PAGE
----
________________ CM . . . . Volume XV Number 7 . . . . November 21, 2008

cover Black and White.

Eric Walters.
Toronto, ON: Penguin, 2009.
177 pp., pbk., $12.99.
ISBN 978-0-14-331249-9.

Grades 5-8 / Ages 10-13.

Review by Betty Klassen.

*** /4

Reviewed from Uncorrected and Unpublished Proofs.


"Look, Tom, I know that black people can ski and swim. Remember when that sportscaster got fired for saying that black people have heavier bones and that's why they can't swim? I hope you don't think I'm that stupid! But I also know that there do appear to be more black athletes in some sports than others. You know, there are a lot of black track, football, and especially basketball stars, and not so many in tennis, golf, hockey, or Olympic swimming events."

"Well, maybe there would be more if more black members got sponsored into clubs like ours," I suggested.

"There probably would be, and if you know any black families that want into our club, I'll happily sponsor them."

"You'd do that?" I asked.

"You know me well enough to know the answer to that."

He was right. He'd always treated everybody fairly. I'd never heard him, or my mother, ever say anything that was racist about anybody. I couldn't even imagine him doing that.

"I'm glad you're okay about me having Denyse as my girlfriend."

My father looked up. "When did that happen?"

"You mean the girlfriend part?"

He nodded.

"Yesterday. You're okay with that... right?"


Black and White is the standard three stage romance story plot: 1) boy meets girl, 2) they encounter problems, 3) readers wonder if their relationship will survive. The reader's interest is maintained though because Walters has made effective use of dialogue between his key characters to tell the story and to raise issues of racism and stereotyping. The pace of the book is quite fast, aptly reflecting how quickly some adolescents start and stop their dating relationships.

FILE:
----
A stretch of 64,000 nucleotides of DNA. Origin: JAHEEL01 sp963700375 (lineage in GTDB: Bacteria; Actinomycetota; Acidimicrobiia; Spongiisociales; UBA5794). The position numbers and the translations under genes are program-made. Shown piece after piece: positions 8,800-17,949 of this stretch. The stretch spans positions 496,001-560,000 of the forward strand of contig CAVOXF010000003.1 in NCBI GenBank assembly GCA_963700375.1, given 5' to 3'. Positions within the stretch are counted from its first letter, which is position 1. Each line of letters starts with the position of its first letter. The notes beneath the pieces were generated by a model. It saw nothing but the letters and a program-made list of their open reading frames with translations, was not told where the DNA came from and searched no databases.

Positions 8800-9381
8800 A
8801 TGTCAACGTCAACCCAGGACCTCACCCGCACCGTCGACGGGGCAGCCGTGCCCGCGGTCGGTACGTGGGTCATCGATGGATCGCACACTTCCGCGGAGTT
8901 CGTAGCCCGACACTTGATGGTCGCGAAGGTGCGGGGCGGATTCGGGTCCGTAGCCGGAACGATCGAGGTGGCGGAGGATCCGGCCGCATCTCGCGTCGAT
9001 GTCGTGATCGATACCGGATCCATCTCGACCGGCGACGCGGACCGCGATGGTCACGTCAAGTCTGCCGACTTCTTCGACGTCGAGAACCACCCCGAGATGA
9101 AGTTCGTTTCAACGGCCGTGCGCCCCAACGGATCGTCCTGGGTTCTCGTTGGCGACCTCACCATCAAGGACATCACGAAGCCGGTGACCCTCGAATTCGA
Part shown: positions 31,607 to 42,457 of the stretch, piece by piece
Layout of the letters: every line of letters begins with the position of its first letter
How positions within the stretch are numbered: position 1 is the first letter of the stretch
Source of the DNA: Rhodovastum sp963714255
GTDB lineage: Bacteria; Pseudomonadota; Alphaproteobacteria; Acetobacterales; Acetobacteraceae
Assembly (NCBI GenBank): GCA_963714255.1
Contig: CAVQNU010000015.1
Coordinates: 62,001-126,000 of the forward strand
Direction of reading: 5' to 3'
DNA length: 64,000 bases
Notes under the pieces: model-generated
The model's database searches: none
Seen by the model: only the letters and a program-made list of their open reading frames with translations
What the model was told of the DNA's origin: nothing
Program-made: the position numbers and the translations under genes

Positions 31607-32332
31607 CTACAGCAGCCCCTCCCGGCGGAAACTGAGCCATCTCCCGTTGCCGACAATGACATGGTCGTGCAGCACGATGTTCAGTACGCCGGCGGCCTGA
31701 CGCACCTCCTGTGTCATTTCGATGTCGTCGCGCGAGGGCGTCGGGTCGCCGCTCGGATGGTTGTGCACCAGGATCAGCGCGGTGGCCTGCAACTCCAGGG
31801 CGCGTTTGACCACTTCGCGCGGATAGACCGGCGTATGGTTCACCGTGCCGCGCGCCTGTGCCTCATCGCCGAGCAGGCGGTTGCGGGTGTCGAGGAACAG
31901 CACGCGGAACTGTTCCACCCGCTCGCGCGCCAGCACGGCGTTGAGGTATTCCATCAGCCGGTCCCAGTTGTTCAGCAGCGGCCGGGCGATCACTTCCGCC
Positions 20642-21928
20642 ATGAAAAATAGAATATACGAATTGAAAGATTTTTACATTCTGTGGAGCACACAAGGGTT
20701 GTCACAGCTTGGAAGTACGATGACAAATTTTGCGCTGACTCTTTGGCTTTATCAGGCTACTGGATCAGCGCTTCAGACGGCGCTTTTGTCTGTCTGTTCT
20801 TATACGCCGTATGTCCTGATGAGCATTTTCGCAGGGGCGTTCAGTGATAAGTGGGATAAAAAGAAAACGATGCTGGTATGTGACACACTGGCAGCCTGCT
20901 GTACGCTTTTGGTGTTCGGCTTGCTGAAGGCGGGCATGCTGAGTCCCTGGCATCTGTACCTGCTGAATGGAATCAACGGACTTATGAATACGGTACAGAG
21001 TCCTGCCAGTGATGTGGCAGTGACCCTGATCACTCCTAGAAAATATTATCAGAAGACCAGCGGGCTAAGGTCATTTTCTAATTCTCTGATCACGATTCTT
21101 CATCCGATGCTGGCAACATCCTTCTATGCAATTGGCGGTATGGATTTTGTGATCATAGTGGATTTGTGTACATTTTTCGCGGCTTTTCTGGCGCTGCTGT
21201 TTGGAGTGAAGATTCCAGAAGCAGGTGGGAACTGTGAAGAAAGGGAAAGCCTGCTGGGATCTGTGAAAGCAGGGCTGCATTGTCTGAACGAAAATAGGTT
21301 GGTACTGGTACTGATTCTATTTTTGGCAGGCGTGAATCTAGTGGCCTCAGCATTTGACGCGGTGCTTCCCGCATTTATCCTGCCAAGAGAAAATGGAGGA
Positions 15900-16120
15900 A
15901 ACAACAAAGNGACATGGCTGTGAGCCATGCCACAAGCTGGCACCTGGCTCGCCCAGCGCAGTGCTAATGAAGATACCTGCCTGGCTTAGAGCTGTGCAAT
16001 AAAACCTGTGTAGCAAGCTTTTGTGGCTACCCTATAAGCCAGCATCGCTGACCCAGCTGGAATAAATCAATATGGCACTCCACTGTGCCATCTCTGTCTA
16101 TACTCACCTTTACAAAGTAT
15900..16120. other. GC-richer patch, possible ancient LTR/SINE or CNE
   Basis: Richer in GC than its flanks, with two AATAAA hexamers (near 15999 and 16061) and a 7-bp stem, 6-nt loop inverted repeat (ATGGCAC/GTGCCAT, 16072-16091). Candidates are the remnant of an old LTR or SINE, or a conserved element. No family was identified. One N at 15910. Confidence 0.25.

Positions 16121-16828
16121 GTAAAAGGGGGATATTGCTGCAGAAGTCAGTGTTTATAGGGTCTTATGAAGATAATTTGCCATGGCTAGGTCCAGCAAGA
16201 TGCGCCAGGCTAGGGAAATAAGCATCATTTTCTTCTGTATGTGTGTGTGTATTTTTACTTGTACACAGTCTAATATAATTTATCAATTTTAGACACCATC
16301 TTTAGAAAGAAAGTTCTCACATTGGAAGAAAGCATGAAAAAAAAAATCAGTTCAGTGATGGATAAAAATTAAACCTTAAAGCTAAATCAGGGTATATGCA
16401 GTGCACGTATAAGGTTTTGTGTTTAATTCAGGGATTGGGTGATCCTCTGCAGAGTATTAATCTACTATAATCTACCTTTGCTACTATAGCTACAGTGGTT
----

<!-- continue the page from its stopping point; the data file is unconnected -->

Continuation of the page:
Tom and his friend Steve are white, grade eight elite basketball players who make good use of the school day to watch girls and plan their social life. Tom is a good student while Steve spends too much time on the phone and on Facebook instead of completing his homework. The initiating incident occurs when Steve gets grounded, leaving Tom to go to a movie with two grade seven girls, Denyse and Bridget. At the movie theatre, when Bridget accidentally buys a ticket for the wrong movie, Tom and Denyse go to the planned movie while Bridget goes to a different movie alone.

     Tom and Denyse are met with gossip and snide comments Monday morning as many students from school have seen them together at the movie on Friday night. Interest in their relationship is heightened because, while they have many things in common — basketball, sugar on their popcorn, and both are strong students — Denyse is black, hence the book title: Black and White.

     Both sets of parents find opportunities to caution them that they will encounter opposition to their relationship, but they do not tell them to stop "seeing" each other. Denyse's father is a Baptist minister who preaches the "best" sermon Tom has ever heard in response to a shooting of a black man by a white cop. He uses it to illustrate how, in certain situations, racism is often assumed to be a factor and that we need to carefully weigh all the facts before we make a judgment.

     Denyse's older brother, Jamar, is not too welcoming when he finds out her "friend" Tom is her "boyfriend." Jamar gains some respect for Tom as they play basketball together, and he shares his concern for the opposition Denyse and Tom will face in light of his own dating experiences.

     The story is written in the first person, thereby giving readers Tom's point of view throughout. It takes place over a few weeks as they attend school, basketball games, a school dance, a movie, church, and go skiing. Denyse and Tom come from stable, well-to-do families, with stay-at-home moms and successful fathers. This is not a life to which all adolescents can relate. The incidents of racism and stereotyping in the book are worthy of thoughtful discussion and action, and they provide depth to a story that otherwise would be too sweet and perfect.


Betty Klassen teaches in the Faculty of Education in the Middle Years Program at the University of Manitoba in Winnipeg, MB.

To comment on this title or this review, send mail to cm@umanitoba.ca.

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